The international crisis group has also warned about dangers presented by the census, calling last month for Burma's government and the United Nations (which is helping lead the count and funding part of the census) to scale back questions about ethnicity. The current 41-point census is "overly complicated and fraught with danger," ICG said in an alert.
"Myanmar is one of the most diverse countries in the region, and ethnicity is a complex, contested and politically sensitive issue, in a context where ethnic communities have long believed that the government manipulates ethnic categories for political purposes," the crisis group said.
But an official from the UN population fund (UNFPA) said Burma's development depends on a complete and accurate census.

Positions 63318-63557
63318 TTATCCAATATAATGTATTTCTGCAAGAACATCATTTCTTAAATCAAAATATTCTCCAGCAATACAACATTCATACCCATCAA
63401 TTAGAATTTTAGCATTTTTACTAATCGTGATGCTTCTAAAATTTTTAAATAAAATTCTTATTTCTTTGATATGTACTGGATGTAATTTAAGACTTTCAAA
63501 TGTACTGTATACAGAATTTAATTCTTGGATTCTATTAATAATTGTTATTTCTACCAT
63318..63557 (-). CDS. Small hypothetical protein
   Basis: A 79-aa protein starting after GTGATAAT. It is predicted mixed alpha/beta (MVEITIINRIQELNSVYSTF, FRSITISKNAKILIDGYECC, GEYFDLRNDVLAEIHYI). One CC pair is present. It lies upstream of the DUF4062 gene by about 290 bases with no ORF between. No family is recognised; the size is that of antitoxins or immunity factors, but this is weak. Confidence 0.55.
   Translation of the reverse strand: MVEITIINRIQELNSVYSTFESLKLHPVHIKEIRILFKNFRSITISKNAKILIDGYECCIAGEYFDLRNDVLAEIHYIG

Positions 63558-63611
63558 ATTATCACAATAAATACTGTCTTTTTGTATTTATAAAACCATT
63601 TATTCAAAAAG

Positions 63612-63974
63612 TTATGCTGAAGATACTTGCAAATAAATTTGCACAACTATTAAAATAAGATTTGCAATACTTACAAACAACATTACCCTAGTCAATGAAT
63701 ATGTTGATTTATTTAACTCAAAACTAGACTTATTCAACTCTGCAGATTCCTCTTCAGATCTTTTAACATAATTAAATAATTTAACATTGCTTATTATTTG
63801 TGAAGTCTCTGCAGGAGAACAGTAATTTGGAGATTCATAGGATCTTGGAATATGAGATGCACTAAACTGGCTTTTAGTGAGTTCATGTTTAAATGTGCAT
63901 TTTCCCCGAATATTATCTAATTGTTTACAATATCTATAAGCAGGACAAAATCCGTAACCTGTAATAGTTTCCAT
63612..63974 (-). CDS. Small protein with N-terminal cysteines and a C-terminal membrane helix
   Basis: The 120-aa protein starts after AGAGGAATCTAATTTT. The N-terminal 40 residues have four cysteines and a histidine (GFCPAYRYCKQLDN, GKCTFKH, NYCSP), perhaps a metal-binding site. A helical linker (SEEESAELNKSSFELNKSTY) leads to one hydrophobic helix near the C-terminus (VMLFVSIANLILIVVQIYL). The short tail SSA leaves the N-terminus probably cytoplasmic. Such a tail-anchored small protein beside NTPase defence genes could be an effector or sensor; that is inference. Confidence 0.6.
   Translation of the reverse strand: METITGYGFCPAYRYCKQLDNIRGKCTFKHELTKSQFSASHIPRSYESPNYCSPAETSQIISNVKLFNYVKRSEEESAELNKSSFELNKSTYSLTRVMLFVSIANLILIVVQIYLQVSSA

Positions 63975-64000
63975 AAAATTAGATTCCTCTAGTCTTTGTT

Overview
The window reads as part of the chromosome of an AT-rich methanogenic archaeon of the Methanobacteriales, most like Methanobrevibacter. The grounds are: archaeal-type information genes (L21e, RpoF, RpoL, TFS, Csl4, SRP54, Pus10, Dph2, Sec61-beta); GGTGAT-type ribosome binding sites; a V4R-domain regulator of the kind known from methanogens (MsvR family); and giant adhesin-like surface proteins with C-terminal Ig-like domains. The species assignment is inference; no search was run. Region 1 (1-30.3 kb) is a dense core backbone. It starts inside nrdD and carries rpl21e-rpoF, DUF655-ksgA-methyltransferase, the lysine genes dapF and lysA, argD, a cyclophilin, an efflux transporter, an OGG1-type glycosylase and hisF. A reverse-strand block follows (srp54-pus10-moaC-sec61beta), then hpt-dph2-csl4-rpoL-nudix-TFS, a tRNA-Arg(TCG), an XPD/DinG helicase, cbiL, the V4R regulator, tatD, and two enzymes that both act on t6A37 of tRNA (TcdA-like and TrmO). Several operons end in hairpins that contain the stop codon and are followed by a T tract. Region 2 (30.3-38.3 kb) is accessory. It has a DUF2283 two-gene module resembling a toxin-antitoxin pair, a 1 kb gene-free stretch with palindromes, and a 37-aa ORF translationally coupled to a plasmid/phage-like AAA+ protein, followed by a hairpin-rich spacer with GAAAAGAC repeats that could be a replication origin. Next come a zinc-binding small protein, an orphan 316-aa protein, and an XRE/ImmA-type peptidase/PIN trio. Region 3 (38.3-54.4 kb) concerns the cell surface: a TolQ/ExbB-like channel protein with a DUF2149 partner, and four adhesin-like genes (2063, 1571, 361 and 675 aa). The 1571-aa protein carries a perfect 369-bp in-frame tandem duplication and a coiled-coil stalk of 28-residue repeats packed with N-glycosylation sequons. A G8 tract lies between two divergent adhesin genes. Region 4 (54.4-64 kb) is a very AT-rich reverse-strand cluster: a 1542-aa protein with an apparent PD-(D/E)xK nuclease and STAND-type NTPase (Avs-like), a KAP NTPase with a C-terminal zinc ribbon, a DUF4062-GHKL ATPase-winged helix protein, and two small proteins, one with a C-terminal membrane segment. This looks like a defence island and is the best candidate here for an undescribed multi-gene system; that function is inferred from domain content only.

"Myanmar has not conducted a census for 30 years, and hence lacks information that is essential to planning for inclusive development … that can benefit all ethnic groups," said Janet Jackson, UNFPA country representative in Burma. "Postponing the census now would likely mean a delay of several more years in making this data available to planners, undermining development efforts and the reform process."
Jackson said census takers and community leaders have had extensive training to help mitigate any risks. The overarching goal of the census is to help Burma's government plan the future for everything from infrastructure and roads to schools and hospitals.
"The census is a critical step in the country's development process," said Jackson. "It has the potential to enable evidence-driven, transparent and responsive planning and policy-making for the first time in the country's history."